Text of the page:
Note: As more information about candidates’ student loan platform arises, we’ll keep this post updated.
As the 2020 election approaches and the political race heats up, more candidates will be sharing their platforms and views in hopes of being elected as president.
Knowing where candidates stand is an important part of voting. If you’re a student loan borrower, you’re probably curious where the 2020 presidential candidates fall on student loan policy and reform.
Ranked: 2020 presidential candidates student loan platforms
The fact is, there are a lot of candidates running in the 2020 race. According to The New York Times, 23 Democrats and two Republicans are running for president in 2020. There are some veteran politicians as well as newbies in the race, and many of them have discussed student loans as part of their platforms.
To help you get a high-level view of each candidate’s position regarding student loans, we’ve ranked the candidates from the most-generous student loan platforms and policies to least-generous.
1. Bernie Sanders
Student loan stance: Cancel all student loan debt, refinance at lower rates and cap interest rates on new student loans.
Sen. Bernie Sanders, D-Vt., recently announced his plan to cancel all student loan debt, which would eliminate close to $1.6 trillion dollars of debt. On his site, he mentions how student loan debt is often carried largely by women and people of color. By eliminating student loan debt, Bernie Sanders is hoping to close the racial wealth gap.
You can find info on all of his student loan policies here.
2. Wayne Messam
Student loan stance: Cancel all student debt.
Wayne Messam, mayor of Miramar, Florida, has one of the most robust plans for student loan reform. He wants to cancel all student loan debt and pay for it by repealing tax cuts made by President Donald Trump. He believes this would be an economic stimulus for the country.
3. Eric Swalwell
Student loan stance: Eliminate interest rates, get employers to help with cost and more.
Eric Swalwell, a congressman from California, has been open about his student loan debt struggle, paying around $600 per month toward his debt. He wants to be considered the “student debt solutions candidate” and has proposed cutting interest rates to 0%, creating opportunities for debt-free college and getting employers on board to help borrowers pay back their loans.
4. Elizabeth Warren
Student loan stance: Cancel up to $50,000 of student loan debt, depending on income.
Sen. Elizabeth Warren, D-Mass., has one of the most progressive student loan platforms. She is proposing canceling up to $50,000 for student loan borrowers. This plan would wipe out student loan debt for 75% of borrowers, and 95% of borrowers would get some debt canceled.
How much you’d be eligible for would depend on income. Borrowers who make less than $100,000 would get the full $50,000 canceled, while borrowers who earn $100,000 to $250,000 would qualify for some cancellation. The benefit caps out at $250,000, and borrowers who earn more than that would not be eligible for any cancellation.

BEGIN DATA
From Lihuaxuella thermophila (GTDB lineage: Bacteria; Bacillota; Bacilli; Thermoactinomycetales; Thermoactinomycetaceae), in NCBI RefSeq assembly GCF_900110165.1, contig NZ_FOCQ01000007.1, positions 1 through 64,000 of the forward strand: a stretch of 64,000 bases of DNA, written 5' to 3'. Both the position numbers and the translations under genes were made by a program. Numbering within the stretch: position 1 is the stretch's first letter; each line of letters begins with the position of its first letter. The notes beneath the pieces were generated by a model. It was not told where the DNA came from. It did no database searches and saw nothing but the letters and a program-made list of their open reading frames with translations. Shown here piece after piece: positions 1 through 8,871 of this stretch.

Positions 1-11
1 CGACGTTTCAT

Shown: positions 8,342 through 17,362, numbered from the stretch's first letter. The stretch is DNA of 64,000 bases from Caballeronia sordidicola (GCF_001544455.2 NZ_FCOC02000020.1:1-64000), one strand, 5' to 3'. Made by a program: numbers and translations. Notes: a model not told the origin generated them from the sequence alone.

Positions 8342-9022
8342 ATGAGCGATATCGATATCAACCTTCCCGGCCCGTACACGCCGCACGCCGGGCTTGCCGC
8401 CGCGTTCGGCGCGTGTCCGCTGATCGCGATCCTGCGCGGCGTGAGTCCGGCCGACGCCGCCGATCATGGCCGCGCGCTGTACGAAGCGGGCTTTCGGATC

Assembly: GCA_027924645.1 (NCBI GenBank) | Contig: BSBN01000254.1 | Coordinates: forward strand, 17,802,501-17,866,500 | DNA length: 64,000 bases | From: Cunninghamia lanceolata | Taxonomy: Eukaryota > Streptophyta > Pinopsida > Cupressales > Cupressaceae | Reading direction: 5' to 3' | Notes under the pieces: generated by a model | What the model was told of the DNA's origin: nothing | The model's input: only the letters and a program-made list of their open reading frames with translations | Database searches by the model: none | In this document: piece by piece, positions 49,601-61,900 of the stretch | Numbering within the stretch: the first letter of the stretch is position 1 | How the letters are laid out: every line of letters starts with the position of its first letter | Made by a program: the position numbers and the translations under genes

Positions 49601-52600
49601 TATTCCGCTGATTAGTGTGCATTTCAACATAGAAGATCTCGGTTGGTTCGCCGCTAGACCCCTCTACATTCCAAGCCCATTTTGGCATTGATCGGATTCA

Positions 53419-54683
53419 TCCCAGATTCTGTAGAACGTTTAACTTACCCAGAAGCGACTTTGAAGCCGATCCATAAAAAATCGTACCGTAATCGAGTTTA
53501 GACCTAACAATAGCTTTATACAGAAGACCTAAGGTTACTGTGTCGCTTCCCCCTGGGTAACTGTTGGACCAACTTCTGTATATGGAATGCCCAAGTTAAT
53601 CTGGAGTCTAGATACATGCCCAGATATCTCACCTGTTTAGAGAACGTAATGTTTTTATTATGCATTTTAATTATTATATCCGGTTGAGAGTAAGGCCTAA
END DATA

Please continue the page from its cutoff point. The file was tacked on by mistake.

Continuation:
The plan would help close the wealth gap among people of color and boost the middle class.
5. Andrew Yang
Student loan stance: Partial student loan forgiveness, payments based on income and making bankruptcy more accessible.
Entrepreneur Andrew Yang has a number of interesting ideas surrounding student loan policy. He wants to ensure student loan borrowers get access to low interest rates and that current borrowers can refinance to lower rates. He’s also proposing a “Bailout for the People,” which would reduce or forgive a portion of debt for recent graduates.
Additionally, he proposes working with schools to forgive part or all of the student loan debt from students who didn’t graduate. Instead of paying a fixed amount, he’s proposing that borrowers pay a percentage of their income.
To support borrowers who obtained loans under false pretenses, he supports forgiving or lowering their debt and making it easier to discharge student loans in bankruptcy. He also wants to create a grant program that forgives the debt of borrowers who serve in rural or underserved areas.
6. Kamala Harris
Student loan stance: Make income driven-repayment the default plan and reduce tuition.
Sen. Kamala Harris, D-Calif., has been a vocal supporter of debt-free college and is against for-profit colleges. Previously, she co-sponsored the Debt-Free College Act of 2018 and supported Sanders’ College For All Act in 2017, which would work toward reducing or eliminating tuition at universities.
With regard to current student loan borrowers, she’s suggested making income-driven repayment the default plan instead of the Standard Repayment Plan. This could help limit default and delinquency.
Additionally, she’s proposed capping federal interest rates at 3.5% and allowing borrowers to refinance to lower their interest rates. She’s also been a strong proponent of the Borrower Defense to Repayment, a program to help forgive loans from borrowers who went to for-profit colleges that defraud students.
You can find more about Harris’ student loan policy info here and on her campaign website.
7. Pete Buttigieg
Student loan stance: Confront student loan debt and make college free for low-income families.
As the youngest presidential candidate, Pete Buttigieg brings a new, vibrant energy to the race. Buttigieg is mayor of South Bend, Indiana and his husband is a teacher. Together, they have $130,000 in student loan debt. On his website, he says it’s crucial to make college free for lower-income families, and he plans to do that through state-federal partnerships.
Additionally, college would be free for public university students who are middle class. Historically Black Colleges and similar institutions would also receive additional financial support.